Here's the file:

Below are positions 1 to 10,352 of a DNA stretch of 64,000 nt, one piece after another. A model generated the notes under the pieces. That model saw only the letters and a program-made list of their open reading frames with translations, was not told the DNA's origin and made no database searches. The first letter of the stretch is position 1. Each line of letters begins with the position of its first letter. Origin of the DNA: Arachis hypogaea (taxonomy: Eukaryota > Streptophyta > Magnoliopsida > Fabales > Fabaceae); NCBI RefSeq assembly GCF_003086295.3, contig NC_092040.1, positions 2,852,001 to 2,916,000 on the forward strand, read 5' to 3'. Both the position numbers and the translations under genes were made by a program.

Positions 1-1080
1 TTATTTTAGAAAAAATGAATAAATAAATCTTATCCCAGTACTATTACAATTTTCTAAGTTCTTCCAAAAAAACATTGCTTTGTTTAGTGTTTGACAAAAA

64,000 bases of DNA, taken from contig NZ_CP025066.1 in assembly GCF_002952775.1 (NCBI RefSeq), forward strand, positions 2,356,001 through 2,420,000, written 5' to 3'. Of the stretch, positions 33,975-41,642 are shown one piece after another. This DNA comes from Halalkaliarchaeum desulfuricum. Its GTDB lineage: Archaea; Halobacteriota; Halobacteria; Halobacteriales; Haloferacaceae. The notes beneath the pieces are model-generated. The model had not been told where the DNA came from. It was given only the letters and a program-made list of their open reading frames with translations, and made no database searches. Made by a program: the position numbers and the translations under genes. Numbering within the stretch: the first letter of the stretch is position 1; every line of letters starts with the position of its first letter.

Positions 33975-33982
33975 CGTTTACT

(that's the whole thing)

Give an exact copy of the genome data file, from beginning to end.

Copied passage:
Below are positions 1 to 10,352 of a DNA stretch of 64,000 nt, one piece after another. A model generated the notes under the pieces. That model saw only the letters and a program-made list of their open reading frames with translations, was not told the DNA's origin and made no database searches. The first letter of the stretch is position 1. Each line of letters begins with the position of its first letter. Origin of the DNA: Arachis hypogaea (taxonomy: Eukaryota > Streptophyta > Magnoliopsida > Fabales > Fabaceae); NCBI RefSeq assembly GCF_003086295.3, contig NC_092040.1, positions 2,852,001 to 2,916,000 on the forward strand, read 5' to 3'. Both the position numbers and the translations under genes were made by a program.

Positions 1-1080
1 TTATTTTAGAAAAAATGAATAAATAAATCTTATCCCAGTACTATTACAATTTTCTAAGTTCTTCCAAAAAAACATTGCTTTGTTTAGTGTTTGACAAAAA

64,000 bases of DNA, taken from contig NZ_CP025066.1 in assembly GCF_002952775.1 (NCBI RefSeq), forward strand, positions 2,356,001 through 2,420,000, written 5' to 3'. Of the stretch, positions 33,975-41,642 are shown one piece after another. This DNA comes from Halalkaliarchaeum desulfuricum. Its GTDB lineage: Archaea; Halobacteriota; Halobacteria; Halobacteriales; Haloferacaceae. The notes beneath the pieces are model-generated. The model had not been told where the DNA came from. It was given only the letters and a program-made list of their open reading frames with translations, and made no database searches. Made by a program: the position numbers and the translations under genes. Numbering within the stretch: the first letter of the stretch is position 1; every line of letters starts with the position of its first letter.

Positions 33975-33982
33975 CGTTTACT